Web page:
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Land Use Futures: Ecosystem Approach and Land Use Change

Mitigating and adapting to climate change includes a requirement to evaluate the role of future land uses in delivering robust integrated responses that are sensitive to local landscape contexts. Such land uses may be planned or changes which evolve as a consequence of drivers (e.g. demographic change, climate change, social innovation). They may also be response options selected by decision-makers to manage environmental change and meet sustainability objectives. This emphasises the needs for community engagement, planning and inclusive decision-making, all characteristics of the Ecosystem Approach, as envisaged under the Scottish Land Use Strategy, in line with international conventions (European Landscape Convention; Aarhus Convention). 

Community engagement may be facilitated by the use of spatially explicit quantitative scenarios of land-use change in combination with tools for enabling stakeholder participation in decisions about plans for future land use interactive visualisation.

This requires a coherent framework to integrate spatial data modelling, analytical capabilities and visualisation tools in a format that will also engage diverse public audiences.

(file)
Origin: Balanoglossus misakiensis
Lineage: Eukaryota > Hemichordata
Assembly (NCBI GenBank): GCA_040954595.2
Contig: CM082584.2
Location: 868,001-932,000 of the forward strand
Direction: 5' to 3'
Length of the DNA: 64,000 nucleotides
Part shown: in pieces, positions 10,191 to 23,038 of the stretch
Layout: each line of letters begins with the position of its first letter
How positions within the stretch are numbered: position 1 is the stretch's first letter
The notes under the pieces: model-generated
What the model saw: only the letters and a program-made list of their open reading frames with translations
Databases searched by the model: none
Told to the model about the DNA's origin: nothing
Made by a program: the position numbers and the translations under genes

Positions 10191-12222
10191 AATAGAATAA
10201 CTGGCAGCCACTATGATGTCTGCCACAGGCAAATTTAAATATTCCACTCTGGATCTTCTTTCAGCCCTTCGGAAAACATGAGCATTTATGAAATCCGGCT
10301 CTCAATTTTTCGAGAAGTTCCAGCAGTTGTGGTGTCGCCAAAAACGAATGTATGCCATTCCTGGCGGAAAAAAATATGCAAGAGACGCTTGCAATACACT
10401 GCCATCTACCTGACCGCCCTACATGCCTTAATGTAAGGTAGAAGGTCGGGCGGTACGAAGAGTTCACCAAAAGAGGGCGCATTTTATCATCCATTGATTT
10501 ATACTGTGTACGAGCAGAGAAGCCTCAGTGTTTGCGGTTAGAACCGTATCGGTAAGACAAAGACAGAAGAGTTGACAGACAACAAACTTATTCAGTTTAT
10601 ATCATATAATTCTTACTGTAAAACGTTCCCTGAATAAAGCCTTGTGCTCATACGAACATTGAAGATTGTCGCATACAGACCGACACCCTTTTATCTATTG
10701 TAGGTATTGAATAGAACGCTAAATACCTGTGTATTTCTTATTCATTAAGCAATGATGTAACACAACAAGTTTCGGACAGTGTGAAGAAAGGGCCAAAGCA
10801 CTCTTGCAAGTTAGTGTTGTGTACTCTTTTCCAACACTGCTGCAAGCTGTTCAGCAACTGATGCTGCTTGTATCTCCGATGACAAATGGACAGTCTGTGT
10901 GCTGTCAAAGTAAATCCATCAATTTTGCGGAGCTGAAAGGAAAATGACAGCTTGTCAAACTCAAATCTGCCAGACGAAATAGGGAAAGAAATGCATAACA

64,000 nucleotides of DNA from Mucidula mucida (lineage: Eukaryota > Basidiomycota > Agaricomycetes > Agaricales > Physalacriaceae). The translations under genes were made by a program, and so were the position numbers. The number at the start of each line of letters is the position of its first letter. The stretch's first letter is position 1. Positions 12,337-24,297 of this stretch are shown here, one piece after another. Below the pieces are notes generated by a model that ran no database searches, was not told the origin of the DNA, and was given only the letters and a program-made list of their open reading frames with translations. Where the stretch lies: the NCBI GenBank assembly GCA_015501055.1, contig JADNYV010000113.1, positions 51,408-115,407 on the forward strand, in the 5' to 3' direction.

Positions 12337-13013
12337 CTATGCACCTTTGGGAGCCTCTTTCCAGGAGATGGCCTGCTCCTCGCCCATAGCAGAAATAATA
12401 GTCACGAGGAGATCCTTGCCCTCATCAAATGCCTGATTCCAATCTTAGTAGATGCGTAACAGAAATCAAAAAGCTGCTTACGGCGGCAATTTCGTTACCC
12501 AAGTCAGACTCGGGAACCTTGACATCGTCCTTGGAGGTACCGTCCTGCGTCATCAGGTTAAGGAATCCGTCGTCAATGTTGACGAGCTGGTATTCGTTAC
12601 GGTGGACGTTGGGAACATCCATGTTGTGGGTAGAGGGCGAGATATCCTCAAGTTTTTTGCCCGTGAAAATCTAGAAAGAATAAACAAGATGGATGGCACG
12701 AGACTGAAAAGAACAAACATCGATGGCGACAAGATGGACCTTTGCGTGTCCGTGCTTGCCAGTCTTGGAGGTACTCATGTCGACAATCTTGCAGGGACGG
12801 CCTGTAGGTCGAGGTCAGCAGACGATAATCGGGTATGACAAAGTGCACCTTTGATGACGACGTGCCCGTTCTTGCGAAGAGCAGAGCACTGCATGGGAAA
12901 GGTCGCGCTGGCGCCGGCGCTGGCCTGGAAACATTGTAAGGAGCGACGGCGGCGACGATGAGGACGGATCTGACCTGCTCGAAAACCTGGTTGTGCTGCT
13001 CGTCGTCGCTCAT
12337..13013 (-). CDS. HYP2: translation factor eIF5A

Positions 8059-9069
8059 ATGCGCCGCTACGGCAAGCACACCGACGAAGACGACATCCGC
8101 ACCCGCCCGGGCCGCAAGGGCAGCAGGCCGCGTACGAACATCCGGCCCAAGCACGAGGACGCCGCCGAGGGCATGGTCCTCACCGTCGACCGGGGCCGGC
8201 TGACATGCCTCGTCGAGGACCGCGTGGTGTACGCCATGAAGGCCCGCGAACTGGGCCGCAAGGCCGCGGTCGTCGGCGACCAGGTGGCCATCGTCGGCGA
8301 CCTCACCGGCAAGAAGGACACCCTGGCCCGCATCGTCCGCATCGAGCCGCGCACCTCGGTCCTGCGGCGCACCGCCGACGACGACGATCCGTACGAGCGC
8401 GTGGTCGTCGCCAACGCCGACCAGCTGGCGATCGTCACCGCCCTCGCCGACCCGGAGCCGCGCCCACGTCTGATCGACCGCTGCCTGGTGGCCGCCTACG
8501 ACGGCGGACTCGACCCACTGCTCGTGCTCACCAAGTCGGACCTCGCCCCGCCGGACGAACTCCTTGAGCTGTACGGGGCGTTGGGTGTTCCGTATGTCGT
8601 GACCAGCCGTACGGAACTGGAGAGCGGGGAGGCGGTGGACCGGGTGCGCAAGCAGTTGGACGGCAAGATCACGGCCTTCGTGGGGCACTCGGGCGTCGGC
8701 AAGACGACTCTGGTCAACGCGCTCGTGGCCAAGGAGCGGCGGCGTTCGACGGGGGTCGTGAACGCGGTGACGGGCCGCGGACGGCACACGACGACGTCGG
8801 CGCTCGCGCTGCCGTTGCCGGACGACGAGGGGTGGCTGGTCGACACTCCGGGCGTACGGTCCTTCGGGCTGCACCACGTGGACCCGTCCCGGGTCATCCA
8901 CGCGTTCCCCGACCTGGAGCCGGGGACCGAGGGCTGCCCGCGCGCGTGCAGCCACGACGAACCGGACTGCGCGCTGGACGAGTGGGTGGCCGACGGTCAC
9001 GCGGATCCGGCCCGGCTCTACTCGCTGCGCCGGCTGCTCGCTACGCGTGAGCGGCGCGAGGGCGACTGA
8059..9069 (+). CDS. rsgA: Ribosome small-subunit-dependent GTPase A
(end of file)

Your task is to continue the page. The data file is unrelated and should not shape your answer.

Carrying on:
These challenges were explored with a case study of virtual landscapes from N-E Scotland that was used to test preferences for scenarios of future land use. Visualisations employed texture-based rendering rather than full photo-realistic rendering to facilitate interactivity and this provided additional scope for audiences to explore multiple future scenarios compared to the present landscape.

Participant engagement was supported by tools which enabled the development and exploration of scenarios of alternative land use futures in a virtual reality environment (the Virtual Landscape Theatre).

Findings suggested public preferences for visual diversity, good stewardship and perceived naturalness that should be considered in developing planned responses to change.

Further investigation of preferences was conducted using interactive 3D features located within the landscape.

Technical advances were developed in user engagement in conjunction with emerging good practice that addresses ethical, behavioural and inclusion issues so that the content is presented in as transparent and unbiased format as possible.


Areas of Interest

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The James Hutton Research Institute is the result of the merger in April 2011 of MLURI and SCRI. This merger formed a new powerhouse for research into food, land use, and climate change.